Devon Price, a professor at Loyola University Chicago’s School of Continuing & Professional Studies, has an excellent guide to asking people about their pronouns. Hiring managers would do well to read that guide for Price’s practical advice, but also for benchmarking their own organizations’ abilities to create trans-friendly work environments.
Lesson No. 3: A Transparent Interview Process Helps All Applicants Prepare
A common complaint among applicants is that certain organizations don’t have transparent interview processes. That’s not a big problem for candidates who have access to large professional network. But it’s a very real problem for those who don’t, says Veni Kunche, who runs Diversify Tech.
Simply making it clear to candidates at the outset how long the interview will last, what they will be tested on and how they will be evaluated will go a long way in helping all candidates prepare — and not accidentally favor candidates who “know someone who knows someone” who knows how the company conducts its interviews.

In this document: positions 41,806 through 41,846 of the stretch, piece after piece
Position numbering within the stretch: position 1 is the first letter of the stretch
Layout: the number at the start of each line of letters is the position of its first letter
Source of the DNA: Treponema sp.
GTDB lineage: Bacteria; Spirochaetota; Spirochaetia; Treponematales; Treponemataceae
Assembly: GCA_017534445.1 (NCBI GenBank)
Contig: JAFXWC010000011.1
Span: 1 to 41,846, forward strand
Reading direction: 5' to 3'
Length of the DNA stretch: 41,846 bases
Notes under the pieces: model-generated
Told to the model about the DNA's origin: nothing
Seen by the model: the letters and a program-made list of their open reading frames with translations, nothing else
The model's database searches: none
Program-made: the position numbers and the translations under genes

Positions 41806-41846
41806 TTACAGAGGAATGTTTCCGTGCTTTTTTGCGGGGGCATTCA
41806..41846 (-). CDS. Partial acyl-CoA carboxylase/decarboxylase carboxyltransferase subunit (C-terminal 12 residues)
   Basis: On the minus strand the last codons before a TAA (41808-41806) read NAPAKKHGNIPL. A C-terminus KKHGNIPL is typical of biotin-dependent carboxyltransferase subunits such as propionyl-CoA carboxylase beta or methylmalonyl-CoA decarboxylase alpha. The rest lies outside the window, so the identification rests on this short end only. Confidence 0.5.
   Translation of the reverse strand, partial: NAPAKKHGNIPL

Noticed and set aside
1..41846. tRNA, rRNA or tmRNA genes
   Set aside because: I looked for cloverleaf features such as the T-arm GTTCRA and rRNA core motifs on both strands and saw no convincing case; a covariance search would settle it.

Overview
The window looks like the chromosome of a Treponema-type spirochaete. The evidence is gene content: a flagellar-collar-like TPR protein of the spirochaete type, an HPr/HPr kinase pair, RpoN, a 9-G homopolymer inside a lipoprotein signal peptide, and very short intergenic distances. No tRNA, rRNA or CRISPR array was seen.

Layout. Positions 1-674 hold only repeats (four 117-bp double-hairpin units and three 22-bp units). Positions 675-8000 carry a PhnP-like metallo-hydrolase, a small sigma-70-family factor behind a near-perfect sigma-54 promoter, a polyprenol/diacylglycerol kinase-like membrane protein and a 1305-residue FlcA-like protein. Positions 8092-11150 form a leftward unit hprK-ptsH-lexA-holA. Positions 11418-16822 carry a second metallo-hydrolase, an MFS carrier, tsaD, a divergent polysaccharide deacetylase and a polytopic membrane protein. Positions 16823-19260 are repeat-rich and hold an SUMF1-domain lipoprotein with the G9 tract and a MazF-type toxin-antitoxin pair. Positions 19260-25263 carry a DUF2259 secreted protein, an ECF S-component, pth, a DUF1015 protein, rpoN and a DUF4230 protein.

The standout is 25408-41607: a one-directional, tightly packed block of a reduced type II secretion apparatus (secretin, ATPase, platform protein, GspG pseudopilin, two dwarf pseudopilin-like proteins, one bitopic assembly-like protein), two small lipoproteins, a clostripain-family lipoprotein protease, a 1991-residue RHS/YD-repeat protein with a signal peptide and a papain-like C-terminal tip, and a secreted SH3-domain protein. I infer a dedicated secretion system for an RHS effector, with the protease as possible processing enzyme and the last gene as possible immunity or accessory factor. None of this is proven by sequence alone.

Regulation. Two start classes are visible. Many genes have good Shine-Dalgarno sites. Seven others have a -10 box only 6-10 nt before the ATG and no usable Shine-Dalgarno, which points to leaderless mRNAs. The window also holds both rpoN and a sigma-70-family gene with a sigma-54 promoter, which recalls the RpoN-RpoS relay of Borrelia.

Lesson No. 4: Small Talk Sets Traps For Candidates
Small talk may seem like an easy way to break the ice between hiring manager and candidate, but it could taint the neutrality of the process. Pin-ya Tseng, a facilitator at diversity and inclusion strategy firm Paradigm, tells one such story. When Tseng interviewed for her role at Paradigm, the hiring manager asked her — in that casual, small-talk way — where she was from.
They were both from Ohio, it turned out, and Tseng saw the excitement register on the hiring manager’s face. That brief expression of excitement, however, quickly reverted to business mode. This left Tseng feeling a little uncomfortable.